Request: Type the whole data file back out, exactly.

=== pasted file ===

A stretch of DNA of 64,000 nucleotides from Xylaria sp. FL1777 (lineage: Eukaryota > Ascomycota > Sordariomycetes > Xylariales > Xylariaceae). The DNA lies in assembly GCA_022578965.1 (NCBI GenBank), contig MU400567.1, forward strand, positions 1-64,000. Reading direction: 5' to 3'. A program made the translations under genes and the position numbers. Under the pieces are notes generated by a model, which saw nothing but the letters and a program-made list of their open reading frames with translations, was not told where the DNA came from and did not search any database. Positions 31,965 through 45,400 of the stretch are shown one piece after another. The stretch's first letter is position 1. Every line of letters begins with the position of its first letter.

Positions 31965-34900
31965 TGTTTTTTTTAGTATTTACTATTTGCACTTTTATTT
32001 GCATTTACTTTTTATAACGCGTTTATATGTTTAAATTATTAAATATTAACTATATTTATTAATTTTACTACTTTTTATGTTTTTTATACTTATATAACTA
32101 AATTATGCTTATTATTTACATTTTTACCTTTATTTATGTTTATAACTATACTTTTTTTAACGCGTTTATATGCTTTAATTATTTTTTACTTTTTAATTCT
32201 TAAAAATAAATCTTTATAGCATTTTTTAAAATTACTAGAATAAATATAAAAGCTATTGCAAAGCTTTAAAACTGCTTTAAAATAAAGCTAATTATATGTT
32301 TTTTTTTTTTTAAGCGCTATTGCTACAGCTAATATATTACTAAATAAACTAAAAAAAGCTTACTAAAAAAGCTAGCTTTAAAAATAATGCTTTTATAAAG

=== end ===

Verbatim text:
A stretch of DNA of 64,000 nucleotides from Xylaria sp. FL1777 (lineage: Eukaryota > Ascomycota > Sordariomycetes > Xylariales > Xylariaceae). The DNA lies in assembly GCA_022578965.1 (NCBI GenBank), contig MU400567.1, forward strand, positions 1-64,000. Reading direction: 5' to 3'. A program made the translations under genes and the position numbers. Under the pieces are notes generated by a model, which saw nothing but the letters and a program-made list of their open reading frames with translations, was not told where the DNA came from and did not search any database. Positions 31,965 through 45,400 of the stretch are shown one piece after another. The stretch's first letter is position 1. Every line of letters begins with the position of its first letter.

Positions 31965-34900
31965 TGTTTTTTTTAGTATTTACTATTTGCACTTTTATTT
32001 GCATTTACTTTTTATAACGCGTTTATATGTTTAAATTATTAAATATTAACTATATTTATTAATTTTACTACTTTTTATGTTTTTTATACTTATATAACTA
32101 AATTATGCTTATTATTTACATTTTTACCTTTATTTATGTTTATAACTATACTTTTTTTAACGCGTTTATATGCTTTAATTATTTTTTACTTTTTAATTCT
32201 TAAAAATAAATCTTTATAGCATTTTTTAAAATTACTAGAATAAATATAAAAGCTATTGCAAAGCTTTAAAACTGCTTTAAAATAAAGCTAATTATATGTT
32301 TTTTTTTTTTTAAGCGCTATTGCTACAGCTAATATATTACTAAATAAACTAAAAAAAGCTTACTAAAAAAGCTAGCTTTAAAAATAATGCTTTTATAAAG